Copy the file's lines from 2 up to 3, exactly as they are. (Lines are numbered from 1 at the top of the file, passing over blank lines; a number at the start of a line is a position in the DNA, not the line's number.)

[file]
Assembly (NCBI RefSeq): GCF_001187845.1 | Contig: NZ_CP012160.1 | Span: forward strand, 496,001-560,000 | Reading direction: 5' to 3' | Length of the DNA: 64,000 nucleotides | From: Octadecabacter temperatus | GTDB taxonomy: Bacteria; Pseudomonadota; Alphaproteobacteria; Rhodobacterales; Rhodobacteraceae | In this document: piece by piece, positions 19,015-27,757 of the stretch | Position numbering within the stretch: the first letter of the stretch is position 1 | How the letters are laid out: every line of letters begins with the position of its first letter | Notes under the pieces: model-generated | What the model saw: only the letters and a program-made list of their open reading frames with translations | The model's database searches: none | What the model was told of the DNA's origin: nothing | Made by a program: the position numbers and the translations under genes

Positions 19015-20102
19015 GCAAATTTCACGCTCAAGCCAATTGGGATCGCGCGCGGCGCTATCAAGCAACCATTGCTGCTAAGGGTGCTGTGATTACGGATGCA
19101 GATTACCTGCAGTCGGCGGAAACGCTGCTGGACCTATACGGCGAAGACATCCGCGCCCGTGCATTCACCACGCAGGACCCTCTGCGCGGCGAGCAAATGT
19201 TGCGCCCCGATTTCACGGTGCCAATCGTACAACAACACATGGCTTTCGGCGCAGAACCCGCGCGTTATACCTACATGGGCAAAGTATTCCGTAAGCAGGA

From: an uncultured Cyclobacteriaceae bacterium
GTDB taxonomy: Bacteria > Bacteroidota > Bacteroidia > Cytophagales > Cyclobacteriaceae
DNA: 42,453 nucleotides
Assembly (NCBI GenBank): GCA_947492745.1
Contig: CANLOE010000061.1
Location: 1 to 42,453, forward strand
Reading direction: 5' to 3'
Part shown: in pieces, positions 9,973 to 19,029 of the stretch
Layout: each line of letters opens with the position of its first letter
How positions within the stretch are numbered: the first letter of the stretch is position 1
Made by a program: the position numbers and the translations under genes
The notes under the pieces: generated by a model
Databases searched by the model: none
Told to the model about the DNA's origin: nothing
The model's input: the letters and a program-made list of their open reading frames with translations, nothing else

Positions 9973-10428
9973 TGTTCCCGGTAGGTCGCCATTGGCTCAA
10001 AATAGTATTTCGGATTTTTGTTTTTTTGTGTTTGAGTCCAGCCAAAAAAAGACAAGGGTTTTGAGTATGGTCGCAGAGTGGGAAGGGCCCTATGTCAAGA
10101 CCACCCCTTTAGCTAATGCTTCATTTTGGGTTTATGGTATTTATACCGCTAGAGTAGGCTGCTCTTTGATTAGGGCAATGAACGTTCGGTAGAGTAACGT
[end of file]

Positions 19015-20102
19015 GCAAATTTCACGCTCAAGCCAATTGGGATCGCGCGCGGCGCTATCAAGCAACCATTGCTGCTAAGGGTGCTGTGATTACGGATGCA